What's the biggest challenge companies face with their workplace pension scheme in 2018?
We’re delighted to welcome a panel of senior HR directors to the Punter Southall Aspire blog, to share their insight into the rapidly changing workplace pensions and savings landscape.
Here are some of the things they share with us about the biggest challenges they believe companies will face with their workplace pension scheme in 2018.
“Changes to the annual allowance for high earners”
“This year, we’re going to start to see the changes to the annual allowance start to bite for high earners. (According to current rules, some people with an adjusted income of over £150,000 see the amount they can save taper down to £10,000).
“If you are in Financial Services, in your 40s, and on an upwards trajectory, cutting your pensions contributions when you have only been paying into your pension for 20 years and are only halfway through your journey is very significant.
“People can still use allowances from previous tax years so it hasn’t really bitten yet, but it will this year!
“We are going to have to think of other ways to help people save for their retirement and look for other vehicles to help people save, other than pensions. However there is a lack of product innovation.
“Our staff are aware of this as we have done an educational piece, and so have others in my network. We’ll have to see whether people really understand the implications though.
“This is tough for companies with lots of high earners and a generous workplace pension scheme, because you are effectively cutting people’s benefits, but not because of your own doing.
“We will also be keeping an eye on interest rates. If these change significantly, people will have less disposable income and it can affect how much people will put into their pensions. If you are paying in more than the minimum and need to find extra money, I can see people going back to the minimum.”
Penny Hathaway, HR Reward Manager, THB Group
“Maintaining a good return on investment”
“Maintaining a good return on investment for our staff. With Brexit and all the uncertainty, funds might suffer – nothing is secure…
“It will be more important for our advisers to keep a closer eye on things, particularly on our default fund which is where most people end up staying, to make sure we do the best by our people.
“Another issue is encouraging staff to stay in a pension plan. With a squeeze on salaries and inflation rising, I think there will be people, particularly in the younger mix, who say they can’t afford to be in [workplace] pension schemes.
“There’s been no sign of that so far this year – the small number of people opting out is surprising – but I’m worried that will change as people get squeezed economically.”
“The biggest challenge for us is going to be getting [good] comms out there, helping people understand how important it is to think seriously about their pension and how much they are putting into it.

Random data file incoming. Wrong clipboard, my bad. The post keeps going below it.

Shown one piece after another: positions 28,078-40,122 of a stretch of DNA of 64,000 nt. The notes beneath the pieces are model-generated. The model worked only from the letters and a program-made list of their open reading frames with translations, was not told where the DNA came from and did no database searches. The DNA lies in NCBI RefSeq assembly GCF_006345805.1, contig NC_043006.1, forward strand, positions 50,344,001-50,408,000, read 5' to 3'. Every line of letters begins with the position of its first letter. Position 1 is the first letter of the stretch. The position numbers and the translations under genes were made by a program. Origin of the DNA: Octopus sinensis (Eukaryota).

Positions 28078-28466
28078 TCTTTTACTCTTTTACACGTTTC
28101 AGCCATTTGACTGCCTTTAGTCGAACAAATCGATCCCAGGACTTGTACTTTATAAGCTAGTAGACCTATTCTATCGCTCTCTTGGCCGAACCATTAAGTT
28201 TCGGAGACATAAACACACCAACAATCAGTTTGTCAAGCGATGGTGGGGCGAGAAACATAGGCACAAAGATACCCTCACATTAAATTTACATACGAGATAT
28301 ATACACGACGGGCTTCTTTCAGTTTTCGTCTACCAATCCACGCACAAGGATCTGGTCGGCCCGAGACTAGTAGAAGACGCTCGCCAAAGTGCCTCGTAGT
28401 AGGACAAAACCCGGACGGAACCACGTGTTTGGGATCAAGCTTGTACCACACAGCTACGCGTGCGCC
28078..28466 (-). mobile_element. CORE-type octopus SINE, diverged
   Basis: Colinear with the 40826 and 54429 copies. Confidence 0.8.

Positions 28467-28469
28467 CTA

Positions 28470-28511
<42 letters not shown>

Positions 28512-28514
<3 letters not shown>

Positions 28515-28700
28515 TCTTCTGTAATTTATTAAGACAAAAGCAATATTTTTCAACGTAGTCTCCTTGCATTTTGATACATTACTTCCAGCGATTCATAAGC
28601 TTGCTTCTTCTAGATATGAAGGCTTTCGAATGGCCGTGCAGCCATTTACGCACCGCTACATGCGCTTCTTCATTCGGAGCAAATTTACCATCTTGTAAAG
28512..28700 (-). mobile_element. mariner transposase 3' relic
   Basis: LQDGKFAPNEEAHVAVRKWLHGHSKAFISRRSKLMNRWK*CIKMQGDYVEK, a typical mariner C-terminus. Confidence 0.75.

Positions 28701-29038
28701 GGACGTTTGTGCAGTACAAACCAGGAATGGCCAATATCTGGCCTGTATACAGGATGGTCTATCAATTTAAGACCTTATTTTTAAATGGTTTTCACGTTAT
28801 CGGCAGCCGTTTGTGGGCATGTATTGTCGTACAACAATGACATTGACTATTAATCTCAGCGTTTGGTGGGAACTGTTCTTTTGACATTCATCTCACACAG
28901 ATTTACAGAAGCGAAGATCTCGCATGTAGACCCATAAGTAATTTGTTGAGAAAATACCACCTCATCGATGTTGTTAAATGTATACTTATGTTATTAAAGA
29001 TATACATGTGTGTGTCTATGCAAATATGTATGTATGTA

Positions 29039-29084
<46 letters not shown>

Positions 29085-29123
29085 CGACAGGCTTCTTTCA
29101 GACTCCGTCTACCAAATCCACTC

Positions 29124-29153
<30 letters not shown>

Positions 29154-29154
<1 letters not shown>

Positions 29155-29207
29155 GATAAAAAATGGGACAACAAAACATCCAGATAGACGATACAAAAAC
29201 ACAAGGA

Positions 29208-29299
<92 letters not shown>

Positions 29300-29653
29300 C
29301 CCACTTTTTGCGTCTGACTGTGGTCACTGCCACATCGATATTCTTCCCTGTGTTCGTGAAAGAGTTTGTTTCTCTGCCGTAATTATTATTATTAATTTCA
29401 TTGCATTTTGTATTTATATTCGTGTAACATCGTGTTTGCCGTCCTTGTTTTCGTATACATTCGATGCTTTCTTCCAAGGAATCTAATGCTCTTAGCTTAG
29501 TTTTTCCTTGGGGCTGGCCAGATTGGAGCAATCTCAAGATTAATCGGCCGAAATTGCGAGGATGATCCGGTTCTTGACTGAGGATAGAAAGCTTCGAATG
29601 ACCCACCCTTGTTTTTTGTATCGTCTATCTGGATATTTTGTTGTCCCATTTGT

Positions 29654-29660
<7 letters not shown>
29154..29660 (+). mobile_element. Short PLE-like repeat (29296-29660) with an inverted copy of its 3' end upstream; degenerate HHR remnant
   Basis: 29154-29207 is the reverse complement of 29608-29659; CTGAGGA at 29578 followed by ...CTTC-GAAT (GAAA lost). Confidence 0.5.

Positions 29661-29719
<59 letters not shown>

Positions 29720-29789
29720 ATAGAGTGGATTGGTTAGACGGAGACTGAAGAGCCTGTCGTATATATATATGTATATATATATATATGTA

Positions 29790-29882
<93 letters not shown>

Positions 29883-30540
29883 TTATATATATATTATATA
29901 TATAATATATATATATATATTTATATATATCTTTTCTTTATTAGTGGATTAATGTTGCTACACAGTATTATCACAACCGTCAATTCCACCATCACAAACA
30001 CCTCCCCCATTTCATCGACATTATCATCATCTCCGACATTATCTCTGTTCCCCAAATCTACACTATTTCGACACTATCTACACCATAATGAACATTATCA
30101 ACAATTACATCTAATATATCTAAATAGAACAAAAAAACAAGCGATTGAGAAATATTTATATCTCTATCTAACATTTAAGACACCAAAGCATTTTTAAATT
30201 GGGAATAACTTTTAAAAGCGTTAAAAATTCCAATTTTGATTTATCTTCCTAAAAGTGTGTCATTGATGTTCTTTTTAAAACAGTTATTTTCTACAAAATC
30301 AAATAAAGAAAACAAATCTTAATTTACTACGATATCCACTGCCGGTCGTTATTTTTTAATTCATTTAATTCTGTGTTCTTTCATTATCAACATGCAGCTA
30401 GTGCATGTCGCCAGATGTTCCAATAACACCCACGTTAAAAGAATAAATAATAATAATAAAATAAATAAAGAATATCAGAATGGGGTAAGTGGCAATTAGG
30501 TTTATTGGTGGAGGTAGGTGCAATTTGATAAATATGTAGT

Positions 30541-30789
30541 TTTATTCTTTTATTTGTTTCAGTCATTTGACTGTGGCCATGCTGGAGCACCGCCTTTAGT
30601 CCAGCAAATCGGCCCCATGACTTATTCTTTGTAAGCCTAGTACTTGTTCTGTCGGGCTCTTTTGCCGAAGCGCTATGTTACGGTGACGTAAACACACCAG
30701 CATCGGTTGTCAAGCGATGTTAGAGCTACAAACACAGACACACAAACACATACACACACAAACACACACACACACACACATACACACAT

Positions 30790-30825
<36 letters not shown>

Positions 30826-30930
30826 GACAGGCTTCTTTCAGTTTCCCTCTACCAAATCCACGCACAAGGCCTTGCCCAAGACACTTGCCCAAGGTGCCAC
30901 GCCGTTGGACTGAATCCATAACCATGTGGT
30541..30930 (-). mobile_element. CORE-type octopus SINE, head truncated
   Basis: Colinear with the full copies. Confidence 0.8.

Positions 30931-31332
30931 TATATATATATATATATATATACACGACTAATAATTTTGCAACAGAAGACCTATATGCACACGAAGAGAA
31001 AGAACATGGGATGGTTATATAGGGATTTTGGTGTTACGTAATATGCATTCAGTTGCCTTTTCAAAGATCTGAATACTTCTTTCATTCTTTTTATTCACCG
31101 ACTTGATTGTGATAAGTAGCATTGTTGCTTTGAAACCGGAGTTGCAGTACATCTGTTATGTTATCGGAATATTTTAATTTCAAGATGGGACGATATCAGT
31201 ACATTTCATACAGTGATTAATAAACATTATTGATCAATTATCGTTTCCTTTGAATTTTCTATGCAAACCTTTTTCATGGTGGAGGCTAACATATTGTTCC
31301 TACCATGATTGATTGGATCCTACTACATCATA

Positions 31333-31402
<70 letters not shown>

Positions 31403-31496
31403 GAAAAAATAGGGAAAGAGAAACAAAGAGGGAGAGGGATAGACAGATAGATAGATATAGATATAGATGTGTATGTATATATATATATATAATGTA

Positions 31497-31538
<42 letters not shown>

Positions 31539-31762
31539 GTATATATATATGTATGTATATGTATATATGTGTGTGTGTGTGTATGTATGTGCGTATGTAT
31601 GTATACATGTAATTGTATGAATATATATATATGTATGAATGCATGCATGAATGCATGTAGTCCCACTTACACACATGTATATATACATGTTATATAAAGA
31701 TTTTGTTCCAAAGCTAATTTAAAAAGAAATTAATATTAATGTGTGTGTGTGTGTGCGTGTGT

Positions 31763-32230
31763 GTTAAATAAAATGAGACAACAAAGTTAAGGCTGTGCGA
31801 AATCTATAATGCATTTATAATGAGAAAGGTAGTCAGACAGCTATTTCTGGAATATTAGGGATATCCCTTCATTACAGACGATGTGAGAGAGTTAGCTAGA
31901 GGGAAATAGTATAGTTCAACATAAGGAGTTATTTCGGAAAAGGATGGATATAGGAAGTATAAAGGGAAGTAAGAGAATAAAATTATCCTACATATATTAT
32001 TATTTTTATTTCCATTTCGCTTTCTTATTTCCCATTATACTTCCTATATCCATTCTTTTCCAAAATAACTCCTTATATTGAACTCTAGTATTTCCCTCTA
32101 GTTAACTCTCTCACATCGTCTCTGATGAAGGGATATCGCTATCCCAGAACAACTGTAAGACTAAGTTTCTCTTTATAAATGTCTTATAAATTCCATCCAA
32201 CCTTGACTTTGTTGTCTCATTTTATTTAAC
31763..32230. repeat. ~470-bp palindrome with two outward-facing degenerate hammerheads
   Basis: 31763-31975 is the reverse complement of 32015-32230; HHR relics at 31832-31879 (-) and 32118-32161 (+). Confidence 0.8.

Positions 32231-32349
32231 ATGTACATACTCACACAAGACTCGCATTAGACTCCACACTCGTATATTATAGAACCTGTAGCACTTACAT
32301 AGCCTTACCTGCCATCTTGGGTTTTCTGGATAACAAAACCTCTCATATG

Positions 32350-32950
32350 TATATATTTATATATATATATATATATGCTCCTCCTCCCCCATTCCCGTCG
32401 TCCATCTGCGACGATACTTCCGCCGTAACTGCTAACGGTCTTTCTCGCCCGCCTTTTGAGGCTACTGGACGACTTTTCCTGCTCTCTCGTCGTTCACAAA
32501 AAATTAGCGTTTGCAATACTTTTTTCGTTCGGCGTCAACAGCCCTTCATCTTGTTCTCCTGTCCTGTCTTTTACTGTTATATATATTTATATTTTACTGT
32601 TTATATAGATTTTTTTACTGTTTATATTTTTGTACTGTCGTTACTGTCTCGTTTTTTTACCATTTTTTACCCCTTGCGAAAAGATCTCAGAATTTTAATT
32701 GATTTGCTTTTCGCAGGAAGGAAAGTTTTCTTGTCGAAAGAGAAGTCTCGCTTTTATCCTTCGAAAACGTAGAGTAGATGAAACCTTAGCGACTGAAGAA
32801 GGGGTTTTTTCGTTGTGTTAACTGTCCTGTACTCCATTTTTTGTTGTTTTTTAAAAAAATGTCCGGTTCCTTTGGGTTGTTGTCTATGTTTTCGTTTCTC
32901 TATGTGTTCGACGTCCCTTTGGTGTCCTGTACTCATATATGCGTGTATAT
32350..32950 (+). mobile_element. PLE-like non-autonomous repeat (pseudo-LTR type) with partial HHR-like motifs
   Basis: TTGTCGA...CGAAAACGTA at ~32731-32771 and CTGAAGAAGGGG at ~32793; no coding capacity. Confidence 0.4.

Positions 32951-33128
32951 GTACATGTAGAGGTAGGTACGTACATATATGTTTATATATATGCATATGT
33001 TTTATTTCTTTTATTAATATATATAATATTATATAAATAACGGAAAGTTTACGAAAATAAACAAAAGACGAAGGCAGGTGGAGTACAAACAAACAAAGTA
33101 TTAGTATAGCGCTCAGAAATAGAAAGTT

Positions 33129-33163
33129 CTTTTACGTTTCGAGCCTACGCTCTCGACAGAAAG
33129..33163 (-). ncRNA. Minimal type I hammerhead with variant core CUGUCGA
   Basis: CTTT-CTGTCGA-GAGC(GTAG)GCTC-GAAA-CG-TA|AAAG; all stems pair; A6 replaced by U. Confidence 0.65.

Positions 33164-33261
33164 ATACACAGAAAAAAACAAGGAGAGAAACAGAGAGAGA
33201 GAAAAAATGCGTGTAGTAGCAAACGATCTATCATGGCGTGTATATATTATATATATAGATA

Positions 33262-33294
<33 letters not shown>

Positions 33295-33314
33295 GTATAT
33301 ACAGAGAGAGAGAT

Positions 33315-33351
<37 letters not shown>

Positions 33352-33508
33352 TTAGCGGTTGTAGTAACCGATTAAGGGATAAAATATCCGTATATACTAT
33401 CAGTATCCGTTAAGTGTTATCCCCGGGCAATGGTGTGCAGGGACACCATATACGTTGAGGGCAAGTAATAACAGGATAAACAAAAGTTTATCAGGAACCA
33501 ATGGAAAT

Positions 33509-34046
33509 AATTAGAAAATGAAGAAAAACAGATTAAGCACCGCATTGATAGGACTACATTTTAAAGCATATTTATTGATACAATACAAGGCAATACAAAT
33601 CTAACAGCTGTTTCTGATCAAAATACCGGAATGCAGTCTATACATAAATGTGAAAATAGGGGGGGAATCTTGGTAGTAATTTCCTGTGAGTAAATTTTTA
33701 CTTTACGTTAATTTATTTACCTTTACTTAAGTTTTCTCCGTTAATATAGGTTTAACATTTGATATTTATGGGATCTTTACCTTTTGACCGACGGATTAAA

“It’s not new, but we have an ageing workforce, and want people to make informed decisions so they can actually retire before they burn themselves out and so that the amount they receive at retirement doesn’t come as a shock.
“People taking ownership of their own provision is an ongoing priority for us. On one of our sites in particular, which was acquired through a merger, many people had no pension before automatic enrolment and are still at minimum contribution level. Getting people thinking about doing more is not something you can accomplish in a day. It is a long journey.
“For us, an important moment is when we do our salary review letters. We always tell people that if they want to increase their pension contributions this would be a good time, and see a flurry of increases.”
“Minimum contribution rates rising”
“We know that contribution rates are about to change for our DC scheme, due to the changes to automatic enrolment minimum contributions in 2018.
“Funding that will be a major preoccupation for us next year. There is obviously a cost to the business and we need to think carefully about how to fund it and maintain our margins [...] Our finance directors are all thinking about this and factoring it into their plans for next year.
HR Service Director, Food company
“Convincing people that pensions are a good investment”
“Because of Brexit and the financial uncertainty, more people are wondering whether a pension is the best investment for their future. They’re interested in flexible benefits.
“The challenge for companies is around the education piece and engagement. It’s not enough to enrol people into the scheme, we need pension surgeries and lunch-and-learns to help people see the value of the pensions that they’re in”
Topics: HR Panel